Megan Nolan's debut novel provides an unsettling account of one young woman’s desire to feel real. Acts of Desperation details the life of the young narrator in Dublin as she navigates her obsessive love with Ciaran, a Danish writer, and her equally toxic relationship with food and alcohol.  

The power of Acts of Desperation is derived from Nolan’s honest tone, direct expression and unwavering commitment to depicting just what it means to be truly unhappy. Her ability to convey vulnerability, frustration and isolation is exceptionally engaging, as she welcomes the reader into the most intimate thoughts of her narrator.

The novel's profound interiority through the 'I', the first person singular, allows the reader to singularly inhabit the narrator’s mind, voice and worldview. Moreover, the overwhelming emotions experienced by the narrator may require the reader at moments to close the book and decompress. 

Nolan’s representation of the relationship between her narrator and Ciaran attests to her ability as a writer to immerse the reader within one character’s perspective. There is a clear acknowledgement of the toxicity between the two main characters, but Ciaran’s ‘coldness’ is presented subtly in the early stages of their relationship.

His annoyance at her drinking, preventing her from chewing on her nails, or being unfriendly in company are but a few of the early red flags which are willfully ignored. The reader is led by the narrator’s belief that this is a love which can work, one which can make her happy, as logic is challenged by her foolhardy denial. 

Ciaran as a character is almost unimportant, with the intensity of the novel being generated through the narrator’s understanding of herself in relation to the object of her desire. The reader learns of the narrator’s jealousy, as she imagines Ciaran looking at other women. We also learn about how she tries to inhabit his taste, to comprehend so fully his type of woman, and to compare herself to her observations. The impulse to anticipate her competition extends beyond jealousy, becoming a sexual experience in itself. Nolan’s skill in writing without boundaries, divulging all of her narrator’s innermost thoughts, allows the reader to experience the world completely through a set of eyes and a mind which are not their own. 

The considered structure of Acts of Desperation occasionally saves the reader from a total immersion within the narrator’s mindscape. The novel is divided into sections based on a series of months between April 2012 and May 2015. These provide snapshots into the narrator’s life, and particularly into the development of her relationship with Ciaran.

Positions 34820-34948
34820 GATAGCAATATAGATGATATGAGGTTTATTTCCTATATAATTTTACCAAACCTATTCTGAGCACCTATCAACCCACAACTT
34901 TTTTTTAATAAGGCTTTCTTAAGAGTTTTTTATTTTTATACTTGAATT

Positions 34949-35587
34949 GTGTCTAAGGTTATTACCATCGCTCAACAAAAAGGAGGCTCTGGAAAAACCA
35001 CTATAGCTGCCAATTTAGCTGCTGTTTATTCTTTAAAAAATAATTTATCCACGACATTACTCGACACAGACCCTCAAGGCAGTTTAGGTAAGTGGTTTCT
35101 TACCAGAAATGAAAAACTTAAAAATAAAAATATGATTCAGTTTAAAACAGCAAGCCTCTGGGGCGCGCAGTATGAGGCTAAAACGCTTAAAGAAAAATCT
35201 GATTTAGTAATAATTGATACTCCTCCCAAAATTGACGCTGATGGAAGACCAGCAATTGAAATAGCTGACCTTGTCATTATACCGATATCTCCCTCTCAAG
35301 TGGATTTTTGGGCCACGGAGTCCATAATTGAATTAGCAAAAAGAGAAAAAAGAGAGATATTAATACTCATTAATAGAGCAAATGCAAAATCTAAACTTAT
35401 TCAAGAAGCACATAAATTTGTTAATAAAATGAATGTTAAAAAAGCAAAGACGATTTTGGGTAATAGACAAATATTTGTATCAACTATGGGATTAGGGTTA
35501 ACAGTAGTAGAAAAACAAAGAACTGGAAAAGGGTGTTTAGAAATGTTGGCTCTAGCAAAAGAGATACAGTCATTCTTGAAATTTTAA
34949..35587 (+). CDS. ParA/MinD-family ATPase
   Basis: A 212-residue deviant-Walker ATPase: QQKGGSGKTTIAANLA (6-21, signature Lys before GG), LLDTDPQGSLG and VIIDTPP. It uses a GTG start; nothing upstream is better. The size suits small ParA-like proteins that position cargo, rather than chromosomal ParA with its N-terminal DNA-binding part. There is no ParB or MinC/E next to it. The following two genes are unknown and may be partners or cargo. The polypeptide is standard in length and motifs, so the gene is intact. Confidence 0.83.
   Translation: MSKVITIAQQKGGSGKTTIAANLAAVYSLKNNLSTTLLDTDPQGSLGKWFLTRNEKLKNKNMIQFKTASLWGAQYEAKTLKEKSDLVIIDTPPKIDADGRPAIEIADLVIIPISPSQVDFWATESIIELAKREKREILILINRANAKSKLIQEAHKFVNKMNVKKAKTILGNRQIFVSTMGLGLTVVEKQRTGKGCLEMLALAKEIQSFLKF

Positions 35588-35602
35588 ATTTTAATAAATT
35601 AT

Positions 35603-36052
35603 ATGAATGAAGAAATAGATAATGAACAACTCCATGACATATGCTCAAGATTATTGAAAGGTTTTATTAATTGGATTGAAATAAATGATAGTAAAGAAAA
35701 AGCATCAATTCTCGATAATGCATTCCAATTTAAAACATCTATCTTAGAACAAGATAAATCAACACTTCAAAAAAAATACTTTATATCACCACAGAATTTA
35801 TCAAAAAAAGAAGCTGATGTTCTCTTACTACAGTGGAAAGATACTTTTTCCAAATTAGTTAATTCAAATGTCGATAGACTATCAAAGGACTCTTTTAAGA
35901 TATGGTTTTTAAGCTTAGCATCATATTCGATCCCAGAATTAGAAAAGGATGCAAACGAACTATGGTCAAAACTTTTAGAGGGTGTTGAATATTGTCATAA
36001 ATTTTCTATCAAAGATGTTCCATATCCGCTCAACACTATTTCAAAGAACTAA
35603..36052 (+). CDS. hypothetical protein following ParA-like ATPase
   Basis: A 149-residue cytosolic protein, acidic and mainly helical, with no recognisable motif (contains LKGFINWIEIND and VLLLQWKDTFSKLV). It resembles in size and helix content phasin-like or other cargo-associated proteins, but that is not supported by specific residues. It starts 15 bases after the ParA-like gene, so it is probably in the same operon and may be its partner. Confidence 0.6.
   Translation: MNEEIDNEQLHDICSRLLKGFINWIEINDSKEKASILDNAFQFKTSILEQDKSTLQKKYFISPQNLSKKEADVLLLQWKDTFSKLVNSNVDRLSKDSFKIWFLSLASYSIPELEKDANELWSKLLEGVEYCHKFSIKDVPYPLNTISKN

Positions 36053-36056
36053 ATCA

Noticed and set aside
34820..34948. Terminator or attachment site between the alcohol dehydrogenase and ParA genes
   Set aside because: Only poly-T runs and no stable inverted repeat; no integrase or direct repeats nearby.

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Shorter, more reflective pieces from ‘2019, Athens’ also punctuate the text. These segments are informed by hindsight, as the narrator considers her relationship with victimhood, sex, food, and her body, maintaining a certain distance from the intensity of the main narrative. The narrator’s comparative maturity and self-comprehension in these contemplations ease the reader so invested in this woman’s past self.

The 2019 narrator, however, is not a reformed figure free from her insecurities. An air of cynicism, anger and isolation colours these passages. It is through the first of these sections that the narrator reflects on rape. Nolan’s treatment of sexual assault in Acts of Desperation is curious, as the assault and the victim’s trauma are not the focus of the novel.

Instead, sexual assault is framed as part of a wider narrative about the de-humanisation and the social conditioning of women. ‘It takes so much out of you to make yourself say no when you have been taught to say yes, to be accommodating, to make men happy.’ 

The narrator does not find solace in the notion of solidarity in suffering with her fellow women, and feels alienated by the feminist image of the empowered woman. Her need to be validated by men is a source of great shame and she defines herself as a ‘slut,’ or as a woman ‘owned’ by her boyfriend in order to make sense of who she is. This internal conflict between social conditioning and independent womanhood is one which will resonate with almost every female reader. 

A reader may find his or herself wondering how much Nolan knows of the mindset which she has laid bare in this work. However, to interrogate the possibility of Nolan’s work being semi-autobiographical is to miss the significance of the novel. Acts of Desperation holds biographical elements for many people. For people who struggle with their relationship to their body, food, or sex. For people who feel isolated by the world in which they live. For people who are low, who are in pain, who will do anything to feel they are loved. 

For many people, reading Acts of Desperation will be the literary equivalent of finding that oddly specific German term for an experience or feeling which you never imagined could be captured in words. 

Read this novel to feel real.